When you apply for life insurance, your application will go through underwriting before your coverage is approved. During this process, the insurance company evaluates your risk profile and assigns you an insurance classification based on factors like gender, age, lifestyle, and health history. Often, your premium will be determined based on your assessed risk level. For example, if you’re a smoker, you may pay higher coverage rates than a non-smoker.
Here are four common underwriting myths explained to help you better understand the underwriting process and applying for life insurance coverage.
While your health history and current medical conditions can affect how much you’ll pay for a life insurance policy, it doesn’t mean that a pre-existing condition will make you ineligible for coverage. “Many clients with one or more of pre-existing conditions could still qualify for life insurance,” says Sammons Financial Group Chief Underwriter Chris Regione. “Understanding pre-existing conditions and the severity of these is critical to underwriting. Many insurance companies take a holistic approach to risk assessment. This means they are looking for ways to offer coverage within the company’s risk appetite and tolerance.” If you have asthma, the underwriter may review when you were diagnosed, how frequently you have symptoms, if you’ve been hospitalized, and what medications you take. If you manage your asthma effectively, you may still qualify for a standard or preferred rate. However, even if you experience asthma attacks or need medical assistance, you can still be eligible for coverage, it just may be at a higher premium.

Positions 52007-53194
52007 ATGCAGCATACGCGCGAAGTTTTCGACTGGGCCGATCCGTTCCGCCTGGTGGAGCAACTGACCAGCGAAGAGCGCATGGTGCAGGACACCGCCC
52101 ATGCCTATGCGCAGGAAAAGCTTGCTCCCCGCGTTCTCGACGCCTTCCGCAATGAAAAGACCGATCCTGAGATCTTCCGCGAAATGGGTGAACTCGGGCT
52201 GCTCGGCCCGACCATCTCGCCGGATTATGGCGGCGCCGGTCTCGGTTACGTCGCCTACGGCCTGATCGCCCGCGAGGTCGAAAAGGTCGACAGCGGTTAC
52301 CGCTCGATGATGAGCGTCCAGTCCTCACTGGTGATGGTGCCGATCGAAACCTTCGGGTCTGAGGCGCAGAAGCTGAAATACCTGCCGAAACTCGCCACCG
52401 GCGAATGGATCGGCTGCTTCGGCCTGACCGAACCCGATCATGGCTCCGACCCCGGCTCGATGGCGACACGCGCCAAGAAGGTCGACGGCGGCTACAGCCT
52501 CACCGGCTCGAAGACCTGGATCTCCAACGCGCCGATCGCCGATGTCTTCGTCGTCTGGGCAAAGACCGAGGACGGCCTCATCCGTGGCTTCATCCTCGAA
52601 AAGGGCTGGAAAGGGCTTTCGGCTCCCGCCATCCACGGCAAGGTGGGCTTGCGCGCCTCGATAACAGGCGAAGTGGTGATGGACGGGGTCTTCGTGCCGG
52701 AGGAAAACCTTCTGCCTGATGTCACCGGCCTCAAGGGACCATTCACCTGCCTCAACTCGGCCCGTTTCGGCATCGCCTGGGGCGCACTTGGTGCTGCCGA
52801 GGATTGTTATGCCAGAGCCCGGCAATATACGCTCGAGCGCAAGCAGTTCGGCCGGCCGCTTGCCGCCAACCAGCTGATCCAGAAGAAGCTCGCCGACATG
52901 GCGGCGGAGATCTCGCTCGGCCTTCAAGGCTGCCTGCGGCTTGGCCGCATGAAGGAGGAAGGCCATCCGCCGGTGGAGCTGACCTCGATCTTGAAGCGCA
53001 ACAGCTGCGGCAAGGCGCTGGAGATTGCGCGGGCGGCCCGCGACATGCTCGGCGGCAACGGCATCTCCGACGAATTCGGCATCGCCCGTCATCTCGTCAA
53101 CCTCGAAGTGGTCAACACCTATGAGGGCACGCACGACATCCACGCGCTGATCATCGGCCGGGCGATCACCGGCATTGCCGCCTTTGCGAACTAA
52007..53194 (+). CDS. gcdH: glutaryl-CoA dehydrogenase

Remember that underwriting guidelines vary among insurance companies, so working with a financial professional can help find the best policy for you.
To determine your risk profile, the underwriting process can vary depending on the type of life insurance policy and amount of death benefit requested. On average, it may take two to four weeks to reach a decision. With guaranteed issue life insurance, there are often no medical exams or health questions, so that the underwriting process can take minutes to a few days. You can help streamline the underwriting process by gathering all your health information and a list of prescriptions beforehand.
Not all life insurance policies or applicants require a medical exam. “The more comfortable we can become using other sources to assess risk, the less medical exams will not always be required,” say Regione. “That said, when a medical exam is needed it is critical for risk assessment.” Guaranteed issue and simplified issue life insurance, for example, do not typically require a physical but will ask questions about your medical history and health information. While these policies may have limited coverage or higher premiums, they can offer your family some much-needed protection.
To help determine your risk profile, your application will likely ask about your lifestyle habits and hobbies, how often you participate in these activities, and what safety precautions you take. Even if you enjoy skydiving or rock climbing, it doesn’t necessarily put you out of the running for getting life insurance coverage. Since participating in high-risk jobs or hobbies can potentially affect your life expectancy, the insurance company may factor this into the cost of coverage. Many companies will still approve you for coverage, but these factors may increase your monthly premium.
Understanding how underwriting works can help make purchasing life insurance a smoother and more straightforward process. Knowing what to expect during the application and possible medical exam can help you avoid delays and lower the stress of getting approved for coverage and protecting your loved ones with the financial protection they need.